While Europeans are off enjoying leisure time on the beaches of the French Riviera or islands off of Spain and Italy each summer, Americans are stuck inside working unless they are teachers. Most Americans average 2 weeks a year of vacation, but most people don’t even take advantage of their ability to take time off. Even in companies that supposedly award “unlimited vacation time,” most employees are looked at poorly for taking off. Sadly, we live in a workaholic culture that looks down upon taking a break.
The American Dream is to graduate from college, get a job you can advance within, and work until you retire with a nice savings. Then and only then, do you get to take that much needed break and travel. Retirement becomes the dangling carrot that all Americans work towards. It is that light at the end of the tunnel that provides one a chance to enjoy the last bit of life they have before they die. A lot of Americans barely make it a few years past retirement, before they are dealing with health concerns. So that time they’ve yearned after for all those years of working, becomes useless. So why do we torture ourselves working ourselves to death, only for that promise of freedom at the very end? The truth is that nothing is promised, and especially the time at the end.
I think the Europeans are on to something. They enjoy their lives while they have the energy to live them. They don’t wait until the end of their careers to get out there and enjoy life. When I’m out traveling the world, I meet people from all over. There are tons of Germans ages 18-25, who take a gap year after college or before college in order to just travel and enjoy what the world has to offer. There are Australians, who are willing to quit their jobs or are allowed to take extended sabbaticals from work in order to travel for a year or more. They get jobs on the ski slopes of Canada, work in summer camps in the U.S., or backpack SE Asia. I meet Canadians, French, Israelis, Swedish, Danish, Irish, English, and rarely Americans. Most foreigners are shocked to see me out there. They ask me constantly, “why do we never see Americans on the travel beat?” And it is true there are no Americans, unless they are studying abroad for a semester.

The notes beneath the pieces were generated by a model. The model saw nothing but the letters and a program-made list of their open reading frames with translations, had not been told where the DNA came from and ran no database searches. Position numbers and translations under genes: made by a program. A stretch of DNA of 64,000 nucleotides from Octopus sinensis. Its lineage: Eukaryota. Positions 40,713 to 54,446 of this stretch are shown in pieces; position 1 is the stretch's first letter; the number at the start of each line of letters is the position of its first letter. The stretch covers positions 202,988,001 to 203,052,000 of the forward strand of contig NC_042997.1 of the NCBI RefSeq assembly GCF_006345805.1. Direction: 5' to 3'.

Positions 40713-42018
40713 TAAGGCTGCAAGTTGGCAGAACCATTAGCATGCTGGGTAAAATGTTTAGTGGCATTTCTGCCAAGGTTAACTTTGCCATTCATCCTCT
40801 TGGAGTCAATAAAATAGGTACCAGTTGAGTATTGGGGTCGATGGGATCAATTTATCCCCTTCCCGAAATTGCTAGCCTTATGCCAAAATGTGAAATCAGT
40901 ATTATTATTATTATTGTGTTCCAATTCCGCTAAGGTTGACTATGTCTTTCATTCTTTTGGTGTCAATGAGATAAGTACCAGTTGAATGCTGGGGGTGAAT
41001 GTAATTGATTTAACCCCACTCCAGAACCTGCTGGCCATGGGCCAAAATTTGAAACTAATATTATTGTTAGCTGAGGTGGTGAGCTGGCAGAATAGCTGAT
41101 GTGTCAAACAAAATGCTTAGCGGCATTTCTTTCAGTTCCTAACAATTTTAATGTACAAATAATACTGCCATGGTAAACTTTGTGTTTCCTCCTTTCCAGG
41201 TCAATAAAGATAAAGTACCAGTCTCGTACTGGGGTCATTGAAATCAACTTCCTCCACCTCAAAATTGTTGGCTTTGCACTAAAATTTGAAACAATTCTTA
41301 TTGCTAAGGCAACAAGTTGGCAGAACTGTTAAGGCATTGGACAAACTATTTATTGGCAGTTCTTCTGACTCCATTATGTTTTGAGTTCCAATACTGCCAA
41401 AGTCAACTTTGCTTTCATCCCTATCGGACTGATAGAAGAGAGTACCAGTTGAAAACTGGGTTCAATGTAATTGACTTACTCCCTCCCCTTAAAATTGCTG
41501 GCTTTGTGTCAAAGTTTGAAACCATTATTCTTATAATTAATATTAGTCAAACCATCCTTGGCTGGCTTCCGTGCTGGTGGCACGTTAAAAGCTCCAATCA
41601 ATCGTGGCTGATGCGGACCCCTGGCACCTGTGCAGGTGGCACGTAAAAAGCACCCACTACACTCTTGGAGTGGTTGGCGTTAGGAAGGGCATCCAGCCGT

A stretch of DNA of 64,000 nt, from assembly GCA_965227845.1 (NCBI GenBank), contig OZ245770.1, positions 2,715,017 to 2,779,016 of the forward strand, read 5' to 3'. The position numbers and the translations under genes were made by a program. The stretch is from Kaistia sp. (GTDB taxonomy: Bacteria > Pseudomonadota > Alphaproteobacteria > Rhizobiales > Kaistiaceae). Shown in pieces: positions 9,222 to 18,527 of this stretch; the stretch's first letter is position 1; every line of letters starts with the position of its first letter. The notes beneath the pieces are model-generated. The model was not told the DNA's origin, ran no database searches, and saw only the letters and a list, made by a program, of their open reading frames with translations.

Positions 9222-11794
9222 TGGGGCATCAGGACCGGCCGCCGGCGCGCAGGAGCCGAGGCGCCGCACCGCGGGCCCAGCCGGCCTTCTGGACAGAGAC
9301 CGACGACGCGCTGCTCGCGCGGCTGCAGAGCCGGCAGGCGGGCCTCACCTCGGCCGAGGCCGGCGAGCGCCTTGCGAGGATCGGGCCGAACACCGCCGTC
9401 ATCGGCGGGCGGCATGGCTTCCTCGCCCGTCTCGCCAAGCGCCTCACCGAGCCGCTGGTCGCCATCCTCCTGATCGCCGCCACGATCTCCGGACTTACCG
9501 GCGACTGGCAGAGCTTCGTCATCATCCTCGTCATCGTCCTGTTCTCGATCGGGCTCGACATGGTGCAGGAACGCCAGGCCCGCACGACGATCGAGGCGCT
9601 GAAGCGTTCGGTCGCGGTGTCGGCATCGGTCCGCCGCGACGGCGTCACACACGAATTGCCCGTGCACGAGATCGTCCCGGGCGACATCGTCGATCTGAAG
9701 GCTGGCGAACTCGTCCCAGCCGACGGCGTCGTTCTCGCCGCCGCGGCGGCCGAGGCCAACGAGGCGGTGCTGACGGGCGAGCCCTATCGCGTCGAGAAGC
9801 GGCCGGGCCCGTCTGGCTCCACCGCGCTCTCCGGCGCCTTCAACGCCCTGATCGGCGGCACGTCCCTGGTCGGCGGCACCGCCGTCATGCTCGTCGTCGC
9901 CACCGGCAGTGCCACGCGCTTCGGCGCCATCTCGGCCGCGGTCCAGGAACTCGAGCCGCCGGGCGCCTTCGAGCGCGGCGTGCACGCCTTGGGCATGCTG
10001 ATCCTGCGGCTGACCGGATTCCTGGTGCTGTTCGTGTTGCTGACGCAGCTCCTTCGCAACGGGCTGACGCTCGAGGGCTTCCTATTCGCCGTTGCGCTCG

My response is always the same, “Americans value work over leisure. Americans don’t take time off. Americans are in debt from college loans.” Simply put, Americans don’t take the time to travel. Americans don’t take time off. This is not to say that most Americans wouldn’t prefer more time off. I have many friends who saw me traveling the world and said they wished they could be out there like me. It is the system that prevents them from it. Our country was founded on a “pull yourself up from your bootstraps” mentality. Protestants, the religion that values hard work, founded the U.S. with a strong work ethic. Thus, we were handed down a culture that values work over leisure. Those who take more time to travel are seen as lazy or breaking from the norm.
Employers chastise you for wanting to take more time off. A lot of people are just burdened with so much work that the thought of taking off is more stressful than just working year after year without a break. My own supervisor sits at her desk daydreaming about travel, but hasn’t taken a vacation in over two years. She takes a day here and there, but she never has the time to take a week off even with all of her overtime. My best friend came to visit me for a long weekend in April, and said that was her first vacation in several years and that was only three work days off. I, on the other hand, though I work hard, need a break for my own mental health or I’m not able to work well.
I am lucky that my job allows me to request time off outside of busy times of the year, as long as I have the PTO time saved up. I am taking two separate weeks off this summer and a week for Christmas. To be honest though, this still isn’t enough for me. Those weeks off feel like just enough time for me to crave more time off. Don’t get me wrong though, I value working hard, but I also value playing hard as well. I just don’t see the point in working myself to the bone only to reach retirement and be too worn out and exhausted to enjoy my life. Also, I know that nothing is guaranteed in life. So, if I put living off until I’m retired and then I get sick or injured or god-forbid die early, I will regret not living my life sooner. This is why, I think the Europeans are on to something.
Everyone deserves a break. What are we working so hard for anyway? Is it to make lots of money? Is it so we can use that money to buy bigger houses, nicer cars, and more things? When do you get to enjoy those things, if you are always working so hard to make more money to buy more things you don’t have the time to enjoy? Those fathers who work so hard that they can’t make it to their kid’s baseball games or dance recitals, all for the purpose of being able to buy their kid’s things, have it all wrong. Your kids don’t need the latest toys, they need your support and love. At the end of the day, if all they remember about you is the things you bought them and not the time you spent with them, is it really worth it?